Minimal example consists of two files:


\foo{\endinput\input fileB.tex}%


This is file B.

I assumed that compiling fileA.tex would lead to a file fileA.pdf which contains the phrase "This is file B."

I get this but during compilation TeX enters interactive mode.

When I just press return, then fileB.tex is loaded and compilation finishes.

My question is:

Why does TeX enter interactive mode?

I assumed \endinput\input fileB.tex would already be in the token-stream.

So \endinput would cause TeX not to read and tokenize things from fileA.tex any more.

As \input fileB.tex is already in the token-stream, that would be processed next and lead to TeX reading and tokenizing things from fileB.tex.

But why does TeX enter interactive mode before loading fileB.tex ?

Here is the console-output:

$ pdftex fileA.tex
This is pdfTeX, Version 3.14159265-2.6-1.40.19 (TeX Live 2019/dev/Debian) (preloaded format=pdftex)
 restricted \write18 enabled.
entering extended mode
(./fileB.tex [1{/var/lib/texmf/fonts/map/pdftex/updmap/pdftex.map}] )</usr/shar
Output written on fileA.pdf (1 page, 11997 bytes).
Transcript written on fileA.log.

2 Answers 2


Very nice catch. I suppose it will be examined as a potential bug, but the behavior matches the definition of \endinput from page 214 of The TeXbook:

  • \endinput. The expansion is null. The next time TeX gets to the end of an \input line, it will stop reading from the file containing that line.

The \foo{ } wrapper is an unnecessary diversion, has no effect, and so is ignored here. (It might have been intended to delay the effect of \endinput, but \endinput is delayed by design.)

In the case given where the line ends with % TeX is still trying to read characters of the file name when it encounters the end of the line and triggers the pending \endinput. This ends input from filea.tex with the file name for the \input still incomplete, so TeX looks for interactive input. Pressing Enter at the interactive prompt (*) gives a \par token (because an end of line character appeared at the beginning of the input line on the console). That \par terminates/delimits the file name so TeX can proceed with the input of fileb.tex, which it does. The \endinput has already had its effect (the rule said "the next time") so the entire fileb.tex gets input.

Note that the definition says "the file containing that line", not "the file containing \endinput", so a perhaps more interesting case (to me) is without the % on the line with \input. In that case, the file name is terminated before TeX reaches an EOL, so it opens fileb.tex and reads input from it. Then at the end of the first line in fileb the pending \endinput request is triggered, the rest of fileb is discarded, and input returns to whatever is left in filea.tex.


There are two different issues.

If I remove the trailing %, I get the following from an interactive run of tex:

This is TeX, Version 3.14159265 (TeX Live 2020) (preloaded format=tex)
(./jewdokijaA.tex (./jewdokijaB.tex))
Output written on jewdokijaA.dvi (1 page, 224 bytes).
Transcript written on jewdokijaA.log.

You can notice that the second file is loaded before issuing the * prompt. In order to end the run I have to manually supply \bye at the prompt. Hitting the return key would do nothing except repeating the message

(Please type a command or say `\end')

and issuing the * prompt again.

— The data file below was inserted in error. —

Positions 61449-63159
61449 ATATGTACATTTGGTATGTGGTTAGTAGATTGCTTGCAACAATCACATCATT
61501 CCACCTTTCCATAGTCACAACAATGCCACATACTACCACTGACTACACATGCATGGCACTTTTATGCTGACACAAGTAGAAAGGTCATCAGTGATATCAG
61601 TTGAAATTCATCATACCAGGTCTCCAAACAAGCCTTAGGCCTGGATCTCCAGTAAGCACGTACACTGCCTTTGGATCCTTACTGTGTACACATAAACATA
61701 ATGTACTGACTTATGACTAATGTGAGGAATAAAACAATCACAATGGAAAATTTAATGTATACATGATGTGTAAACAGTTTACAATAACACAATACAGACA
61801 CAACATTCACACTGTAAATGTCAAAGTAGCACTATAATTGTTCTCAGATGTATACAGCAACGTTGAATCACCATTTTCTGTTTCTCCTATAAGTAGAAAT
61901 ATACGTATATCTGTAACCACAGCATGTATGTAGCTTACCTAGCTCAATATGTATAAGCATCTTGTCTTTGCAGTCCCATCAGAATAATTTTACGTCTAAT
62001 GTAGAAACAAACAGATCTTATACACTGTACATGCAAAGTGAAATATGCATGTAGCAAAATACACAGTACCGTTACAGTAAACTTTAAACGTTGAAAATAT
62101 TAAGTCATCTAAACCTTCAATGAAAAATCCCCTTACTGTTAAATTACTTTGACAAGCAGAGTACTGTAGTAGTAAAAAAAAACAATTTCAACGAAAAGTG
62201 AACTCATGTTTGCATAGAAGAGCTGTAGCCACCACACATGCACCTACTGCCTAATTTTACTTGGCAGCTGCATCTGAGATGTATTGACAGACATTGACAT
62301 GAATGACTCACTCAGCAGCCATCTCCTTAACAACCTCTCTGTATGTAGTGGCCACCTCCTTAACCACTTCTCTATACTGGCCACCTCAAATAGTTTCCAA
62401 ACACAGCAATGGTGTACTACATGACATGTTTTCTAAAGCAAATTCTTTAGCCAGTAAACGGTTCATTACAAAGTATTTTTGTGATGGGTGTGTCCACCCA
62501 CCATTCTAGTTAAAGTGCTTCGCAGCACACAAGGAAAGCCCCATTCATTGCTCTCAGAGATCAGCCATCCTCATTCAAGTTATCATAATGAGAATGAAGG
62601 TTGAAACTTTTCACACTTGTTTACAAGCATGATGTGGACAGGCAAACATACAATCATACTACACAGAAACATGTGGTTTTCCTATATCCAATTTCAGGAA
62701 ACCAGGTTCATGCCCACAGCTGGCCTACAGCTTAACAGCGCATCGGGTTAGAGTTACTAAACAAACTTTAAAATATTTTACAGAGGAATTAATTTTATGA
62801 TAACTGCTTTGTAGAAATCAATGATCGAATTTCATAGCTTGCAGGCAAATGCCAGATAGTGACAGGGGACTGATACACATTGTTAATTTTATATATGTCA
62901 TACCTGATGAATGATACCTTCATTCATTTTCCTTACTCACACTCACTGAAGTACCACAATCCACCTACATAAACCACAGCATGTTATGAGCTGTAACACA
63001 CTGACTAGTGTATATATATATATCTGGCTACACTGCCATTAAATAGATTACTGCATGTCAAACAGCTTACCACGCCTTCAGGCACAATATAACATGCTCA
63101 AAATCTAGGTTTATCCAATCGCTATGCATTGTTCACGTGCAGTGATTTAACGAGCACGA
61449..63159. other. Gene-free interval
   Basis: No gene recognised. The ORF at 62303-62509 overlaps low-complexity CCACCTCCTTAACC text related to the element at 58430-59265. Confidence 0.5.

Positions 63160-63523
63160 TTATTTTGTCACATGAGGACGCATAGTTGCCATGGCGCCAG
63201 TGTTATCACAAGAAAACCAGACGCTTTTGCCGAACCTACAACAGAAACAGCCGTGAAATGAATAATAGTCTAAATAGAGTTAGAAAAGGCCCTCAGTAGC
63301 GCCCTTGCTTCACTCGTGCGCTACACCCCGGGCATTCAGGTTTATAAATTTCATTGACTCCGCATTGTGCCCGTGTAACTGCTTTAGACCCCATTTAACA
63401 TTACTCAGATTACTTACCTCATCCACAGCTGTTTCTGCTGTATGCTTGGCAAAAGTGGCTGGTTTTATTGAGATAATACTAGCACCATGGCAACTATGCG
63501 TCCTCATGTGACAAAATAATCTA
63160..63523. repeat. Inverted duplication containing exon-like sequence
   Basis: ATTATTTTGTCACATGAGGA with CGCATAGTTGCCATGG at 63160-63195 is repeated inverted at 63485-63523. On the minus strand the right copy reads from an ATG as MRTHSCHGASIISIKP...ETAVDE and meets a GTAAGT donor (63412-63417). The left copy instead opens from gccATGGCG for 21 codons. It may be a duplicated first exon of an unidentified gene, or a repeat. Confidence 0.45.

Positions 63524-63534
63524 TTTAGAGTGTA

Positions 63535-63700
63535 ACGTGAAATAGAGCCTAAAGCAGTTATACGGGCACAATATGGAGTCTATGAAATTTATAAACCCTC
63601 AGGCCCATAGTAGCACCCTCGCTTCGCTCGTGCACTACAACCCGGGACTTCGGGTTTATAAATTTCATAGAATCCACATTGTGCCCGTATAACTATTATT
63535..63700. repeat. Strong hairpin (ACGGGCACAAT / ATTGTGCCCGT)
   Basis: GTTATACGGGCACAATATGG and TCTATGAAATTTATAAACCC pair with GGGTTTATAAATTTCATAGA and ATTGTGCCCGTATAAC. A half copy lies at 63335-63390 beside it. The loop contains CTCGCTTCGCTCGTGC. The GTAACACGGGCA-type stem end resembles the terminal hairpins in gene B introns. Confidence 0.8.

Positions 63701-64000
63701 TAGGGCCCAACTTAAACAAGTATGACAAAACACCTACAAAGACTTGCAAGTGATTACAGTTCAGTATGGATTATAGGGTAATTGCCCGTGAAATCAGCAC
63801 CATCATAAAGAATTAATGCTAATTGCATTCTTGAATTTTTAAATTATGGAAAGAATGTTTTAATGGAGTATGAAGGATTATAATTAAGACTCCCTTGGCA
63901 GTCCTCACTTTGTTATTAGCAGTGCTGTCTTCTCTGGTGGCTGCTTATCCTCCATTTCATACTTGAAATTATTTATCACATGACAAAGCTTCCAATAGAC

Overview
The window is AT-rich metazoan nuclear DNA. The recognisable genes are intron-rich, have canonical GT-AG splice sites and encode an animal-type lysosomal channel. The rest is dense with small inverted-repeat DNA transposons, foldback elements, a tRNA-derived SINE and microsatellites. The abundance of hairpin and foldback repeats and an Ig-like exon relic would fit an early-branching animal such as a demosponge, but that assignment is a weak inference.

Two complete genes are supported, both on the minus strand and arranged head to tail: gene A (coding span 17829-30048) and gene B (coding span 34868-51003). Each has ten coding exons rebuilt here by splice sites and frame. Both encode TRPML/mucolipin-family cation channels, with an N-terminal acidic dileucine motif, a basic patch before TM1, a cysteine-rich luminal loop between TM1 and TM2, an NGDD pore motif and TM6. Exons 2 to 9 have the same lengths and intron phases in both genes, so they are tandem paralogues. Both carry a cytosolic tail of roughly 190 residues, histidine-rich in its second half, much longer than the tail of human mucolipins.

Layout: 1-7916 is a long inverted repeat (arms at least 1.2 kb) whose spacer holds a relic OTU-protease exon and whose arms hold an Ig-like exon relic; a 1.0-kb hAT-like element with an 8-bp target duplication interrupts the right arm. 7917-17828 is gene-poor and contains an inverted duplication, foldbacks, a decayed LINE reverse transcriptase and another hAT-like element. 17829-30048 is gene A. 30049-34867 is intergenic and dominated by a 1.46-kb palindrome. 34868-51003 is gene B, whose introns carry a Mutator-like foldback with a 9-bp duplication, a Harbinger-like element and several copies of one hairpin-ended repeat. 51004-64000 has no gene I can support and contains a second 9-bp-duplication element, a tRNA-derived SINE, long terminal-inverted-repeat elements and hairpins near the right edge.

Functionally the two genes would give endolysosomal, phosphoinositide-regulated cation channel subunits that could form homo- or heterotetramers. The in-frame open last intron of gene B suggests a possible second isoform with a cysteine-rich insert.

If I add \relax after \input jewdokijaB.tex, I get the same behavior.

Why do you get

This is TeX, Version 3.14159265 (TeX Live 2020) (preloaded format=tex)
(./jewdokijaB.tex [1] )
Output written on jewdokijaA.dvi (1 page, 224 bytes).
Transcript written on jewdokijaA.log.

with your code and the run ends after pressing the return key?

In the first two cases (no % or with \relax), the parsing of the file name is complete, but \endinput is still lurking, so the first line of the second file is read in and \endinput does its job.

In your case there's nothing else TeX can do than asking for input from you because \endinput is still lurking and so nothing can be used from further lines in the main file. You can check that

\input jew%

will regularly input the file, but

\endinput\input jew%


However, there's still a problem to solve. Why, with your code, the file is fully read in after hitting return?

I guess that the answer is in modules 361 and 362 of tex.web. I admit that the behavior is puzzling.

  • @UlrichDiez Yes, but in the first case only one line of the input file is read, because of \endinput, and, indeed, the \bye in it is not seen.
    – egreg
    Jul 24, 2020 at 8:51
  • @UlrichDiez Possibly so. I've mailed Karl about it.
    – egreg
    Jul 24, 2020 at 10:35
  • 2
    Without the % The file name is complete and the input action begins before any end-of-line is encountered; the first EOL seen is in fileb. With the % TeX is still trying to read the file name when it encounters EOL and triggers the pending \endinput while still in filea, discarding the rest of filea (if there was any), and dropping to interactive mode. Pressing enter gives a space character to terminate the file name, at which point TeX inputs fileb normally. Jul 28, 2020 at 10:17
  • @DonaldArseneau Which is somewhat unexpected, don't you agree?
    – egreg
    Jul 28, 2020 at 10:47
  • 3
    @egreg I might phrase it as "unsurprising, after the initial shock wears off". I think the way \endinput is delayed until the end of line is very unexpected to anyone not thoroughly familiar with TeX. These behaviors add to that, but don't change the story much. I don't think people expect one \endinput to end input from two different files, once they think about it. Jul 28, 2020 at 23:13

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